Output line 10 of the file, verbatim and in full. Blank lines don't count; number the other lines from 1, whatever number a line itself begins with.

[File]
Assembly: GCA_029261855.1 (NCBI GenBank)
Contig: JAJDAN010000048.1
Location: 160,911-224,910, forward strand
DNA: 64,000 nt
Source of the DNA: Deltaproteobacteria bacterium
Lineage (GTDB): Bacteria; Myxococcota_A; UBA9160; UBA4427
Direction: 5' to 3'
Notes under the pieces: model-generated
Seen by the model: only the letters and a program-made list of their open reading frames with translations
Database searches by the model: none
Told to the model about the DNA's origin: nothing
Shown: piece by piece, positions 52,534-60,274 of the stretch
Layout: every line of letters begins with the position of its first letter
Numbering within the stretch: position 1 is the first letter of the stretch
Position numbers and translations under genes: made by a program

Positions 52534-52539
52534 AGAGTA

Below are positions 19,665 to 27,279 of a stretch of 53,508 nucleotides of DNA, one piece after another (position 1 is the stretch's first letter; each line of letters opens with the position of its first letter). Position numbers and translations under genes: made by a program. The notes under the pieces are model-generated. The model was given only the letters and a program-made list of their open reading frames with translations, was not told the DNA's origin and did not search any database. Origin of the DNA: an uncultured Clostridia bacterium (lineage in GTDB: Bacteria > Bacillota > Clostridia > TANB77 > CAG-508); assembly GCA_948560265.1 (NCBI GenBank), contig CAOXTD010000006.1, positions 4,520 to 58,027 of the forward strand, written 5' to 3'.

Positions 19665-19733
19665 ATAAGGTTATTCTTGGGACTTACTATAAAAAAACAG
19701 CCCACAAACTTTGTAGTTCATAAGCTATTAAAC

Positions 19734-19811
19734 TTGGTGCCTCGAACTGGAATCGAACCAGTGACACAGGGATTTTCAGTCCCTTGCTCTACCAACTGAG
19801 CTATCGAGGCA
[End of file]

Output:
Database searches by the model: none